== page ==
House meets to discuss nation's emergency communications capabilities
The House Subcommittee on Emergency Preparedness, Response and Communications met on the day after the anniversary of the Sept. 11, 2001, terrorist attacks to examine the progress that has been made since in the area of emergency communications.
Telecommunications company executives, experts and public officials from several agencies gave testimony at the hearing, including David Turetsky, the chief of the Public Safety and Homeland Security Bureau at the Federal Communications Commission.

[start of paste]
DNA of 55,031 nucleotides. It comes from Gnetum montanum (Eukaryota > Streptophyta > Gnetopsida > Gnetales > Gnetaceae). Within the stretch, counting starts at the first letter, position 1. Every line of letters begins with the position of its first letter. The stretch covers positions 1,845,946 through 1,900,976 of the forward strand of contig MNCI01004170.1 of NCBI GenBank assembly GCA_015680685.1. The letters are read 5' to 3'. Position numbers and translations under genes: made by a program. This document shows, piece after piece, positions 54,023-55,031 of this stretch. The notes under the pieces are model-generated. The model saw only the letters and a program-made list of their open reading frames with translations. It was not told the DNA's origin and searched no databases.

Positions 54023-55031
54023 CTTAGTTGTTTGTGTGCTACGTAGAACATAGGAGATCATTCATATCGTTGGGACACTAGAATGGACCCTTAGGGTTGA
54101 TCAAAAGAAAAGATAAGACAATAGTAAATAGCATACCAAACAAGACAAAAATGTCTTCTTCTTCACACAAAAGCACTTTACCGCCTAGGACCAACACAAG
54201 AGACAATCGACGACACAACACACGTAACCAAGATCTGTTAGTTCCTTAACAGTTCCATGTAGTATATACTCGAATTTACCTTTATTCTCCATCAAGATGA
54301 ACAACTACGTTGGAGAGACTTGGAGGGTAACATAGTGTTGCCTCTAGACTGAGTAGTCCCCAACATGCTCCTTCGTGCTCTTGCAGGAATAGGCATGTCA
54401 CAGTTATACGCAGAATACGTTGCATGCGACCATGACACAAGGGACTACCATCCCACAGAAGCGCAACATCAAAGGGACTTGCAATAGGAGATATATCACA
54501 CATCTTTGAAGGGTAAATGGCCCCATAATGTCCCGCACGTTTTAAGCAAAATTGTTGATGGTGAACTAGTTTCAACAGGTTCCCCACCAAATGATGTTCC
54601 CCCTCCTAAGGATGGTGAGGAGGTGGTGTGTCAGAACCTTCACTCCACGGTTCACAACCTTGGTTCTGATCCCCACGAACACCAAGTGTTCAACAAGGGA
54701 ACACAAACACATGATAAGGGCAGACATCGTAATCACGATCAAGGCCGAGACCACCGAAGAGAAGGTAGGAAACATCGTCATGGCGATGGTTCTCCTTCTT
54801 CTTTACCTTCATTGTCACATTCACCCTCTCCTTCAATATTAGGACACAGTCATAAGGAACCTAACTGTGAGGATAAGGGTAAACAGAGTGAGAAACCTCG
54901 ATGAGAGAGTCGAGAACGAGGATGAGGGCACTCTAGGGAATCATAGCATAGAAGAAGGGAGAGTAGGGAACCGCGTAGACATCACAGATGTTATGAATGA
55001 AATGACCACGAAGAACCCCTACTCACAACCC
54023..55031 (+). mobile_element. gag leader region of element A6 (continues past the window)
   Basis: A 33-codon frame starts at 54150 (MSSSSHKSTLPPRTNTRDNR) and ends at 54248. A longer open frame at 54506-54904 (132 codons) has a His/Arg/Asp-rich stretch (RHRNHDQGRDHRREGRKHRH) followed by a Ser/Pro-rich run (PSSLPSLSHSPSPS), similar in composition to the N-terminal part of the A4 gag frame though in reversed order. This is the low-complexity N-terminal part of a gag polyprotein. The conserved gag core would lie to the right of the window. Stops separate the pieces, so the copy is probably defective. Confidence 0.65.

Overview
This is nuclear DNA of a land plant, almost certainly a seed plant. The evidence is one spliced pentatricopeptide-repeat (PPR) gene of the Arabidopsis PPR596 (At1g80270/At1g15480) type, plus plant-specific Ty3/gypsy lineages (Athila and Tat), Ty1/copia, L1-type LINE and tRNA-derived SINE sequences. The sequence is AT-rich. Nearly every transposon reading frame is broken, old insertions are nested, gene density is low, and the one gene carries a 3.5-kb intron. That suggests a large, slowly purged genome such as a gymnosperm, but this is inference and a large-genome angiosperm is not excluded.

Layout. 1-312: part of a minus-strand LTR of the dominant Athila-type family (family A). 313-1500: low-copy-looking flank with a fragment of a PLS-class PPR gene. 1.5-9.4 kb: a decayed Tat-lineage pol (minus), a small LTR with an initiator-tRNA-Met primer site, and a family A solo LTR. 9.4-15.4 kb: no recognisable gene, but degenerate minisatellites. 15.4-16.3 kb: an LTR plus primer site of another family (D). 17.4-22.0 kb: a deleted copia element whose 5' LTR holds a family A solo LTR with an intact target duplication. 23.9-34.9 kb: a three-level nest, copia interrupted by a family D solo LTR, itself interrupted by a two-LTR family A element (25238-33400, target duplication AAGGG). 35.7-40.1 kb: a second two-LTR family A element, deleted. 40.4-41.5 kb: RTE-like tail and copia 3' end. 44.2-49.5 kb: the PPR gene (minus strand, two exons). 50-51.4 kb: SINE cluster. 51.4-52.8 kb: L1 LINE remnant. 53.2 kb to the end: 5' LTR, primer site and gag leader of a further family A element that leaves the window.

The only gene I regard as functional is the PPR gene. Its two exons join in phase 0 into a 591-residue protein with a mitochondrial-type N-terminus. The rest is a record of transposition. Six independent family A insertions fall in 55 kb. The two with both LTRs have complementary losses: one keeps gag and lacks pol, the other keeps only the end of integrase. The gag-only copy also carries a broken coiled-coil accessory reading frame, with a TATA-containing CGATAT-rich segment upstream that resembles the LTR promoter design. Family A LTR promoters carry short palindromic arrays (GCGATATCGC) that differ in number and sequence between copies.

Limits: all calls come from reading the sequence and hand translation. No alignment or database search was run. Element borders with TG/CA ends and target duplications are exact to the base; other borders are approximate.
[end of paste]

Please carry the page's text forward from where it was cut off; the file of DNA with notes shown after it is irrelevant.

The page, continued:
Representative Gus Bilirakis (R-Fla.) opened the hearing by noting that among the recommendations made by the 9/11 Commission was the need for the United States to adopt operable and interoperable communications technology at the federal, state and local levels.
Bilrakis applauded the Department of Homeland Security's Office of Emergency Communications for working with state and local officials to implement the National Emergency Communications plan, but warned that any reorganization to existing offices could unintentionally erode the nation's communication capabilities.
"While we acknowledge the progress we have made, we must also acknowledge that more work remains," Bilrakis said, "We need only look at the impact of the derecho earlier this summer on 9-1-1 call centers in Virginia."